In the past I have written about my form of musical synesthesia: I hear stuff…I see stuff. This doesn't happen all the time. In fact, most instrumental music remains two-dimensional, conjuring references to existing music or perhaps to a set of places and/or objects. The former situation is the most direct — Bill Frisell plays a figure with a lot of old-time country intimations and my ear parts think of Bill Monroe or maybe Flatt & Scruggs. Only slightly more abstract is the emergence of the image of a sinking ship when listening to an echoey, descending line (that exact thing happens at the beginning of Gavin Bryars' Sinking Of The Titanic, though that was certainly what Bryars was going for).
Full-on abstract image generation is truly a mysterious thing. I have no idea why it happens, though we can at least say that music as described in the previous paragraph never qualifies. That still can't get us all the way there, as what most commonly happens with instrumental music is that I end up focused on the interplay. The guitar plays this, the vibraphonist follows with that, and on.
When things go 3D though, it's quite another thing. I see a textured surface that extends out to infinity. The contour of the surface is directly related to the 'main' component of the composition. This might be a repeated figure, a rhythm, a series of chords. It's different for every piece of music. The other parts of the music I see as lines that 'fly' over the surface, the interactions of the two forming projections on the surface. It's like one of those media player visualizer things, except a whole lot less 'regular.' Maybe 'predictable' is a better word.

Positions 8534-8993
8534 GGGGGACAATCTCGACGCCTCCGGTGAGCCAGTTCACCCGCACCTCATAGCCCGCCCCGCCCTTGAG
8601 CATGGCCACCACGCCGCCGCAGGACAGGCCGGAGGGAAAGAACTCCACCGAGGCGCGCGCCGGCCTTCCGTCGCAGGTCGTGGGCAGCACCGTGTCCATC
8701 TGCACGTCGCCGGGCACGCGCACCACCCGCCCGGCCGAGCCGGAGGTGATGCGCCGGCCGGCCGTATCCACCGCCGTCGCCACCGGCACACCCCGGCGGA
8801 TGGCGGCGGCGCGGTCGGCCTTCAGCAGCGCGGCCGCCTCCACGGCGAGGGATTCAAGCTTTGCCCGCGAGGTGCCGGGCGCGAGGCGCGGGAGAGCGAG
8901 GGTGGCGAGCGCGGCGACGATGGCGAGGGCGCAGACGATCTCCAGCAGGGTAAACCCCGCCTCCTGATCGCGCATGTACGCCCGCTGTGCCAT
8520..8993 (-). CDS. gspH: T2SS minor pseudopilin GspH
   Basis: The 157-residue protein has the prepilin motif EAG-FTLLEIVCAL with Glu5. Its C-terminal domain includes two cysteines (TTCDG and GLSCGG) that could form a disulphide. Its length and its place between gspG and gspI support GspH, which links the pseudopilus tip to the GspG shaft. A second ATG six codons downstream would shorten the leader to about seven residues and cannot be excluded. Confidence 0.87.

Obviously, I am now going to say that I got the full 3D experience with Last Century and, just as obviously, you are not going to understand what the heck I'm talking about when I say that "The Opposite" starts off with a mildly-rippled surface that's written on by a radically spikey spline…but then morphs into a series of more regular, ascending waves. Just as obtuse is "Fight Club The Rabbit," which has a thin ridge in it that rises up to meet a very 'nervous' line. All of that flattens out to a very placid surface with a single rotating spiral…that turns into a violent whirlpool, threatening to swallow the entire music-scape.
So to make things a little more concrete, a few particulars: Steve Raegele plays (mostly clean-toned) electric guitar, Miles Perkin plays acoustic bass, and Thom Gossage is on drums and kalimba. It's not jazz, but it's not rock either. While they do draw from both genres, my ears hear things like bits of early Eberhard Weber (thanks to Perkin's very woody bass), Matt Morris, and some Tortoise too. There are references to pop and classical music as well.
From all of this you should not infer that the compositions are nothing more than formless meanderings. No, Raegele spends a lot of time setting up melodic and harmonic frameworks that are used as starting points for improvisations. What I'm trying to say is that you shouldn't be scared off by my brain-generated geometries. This stuff makes a whole lot of sense, even if you can't 'see' what I 'see.'Powered by Sidelines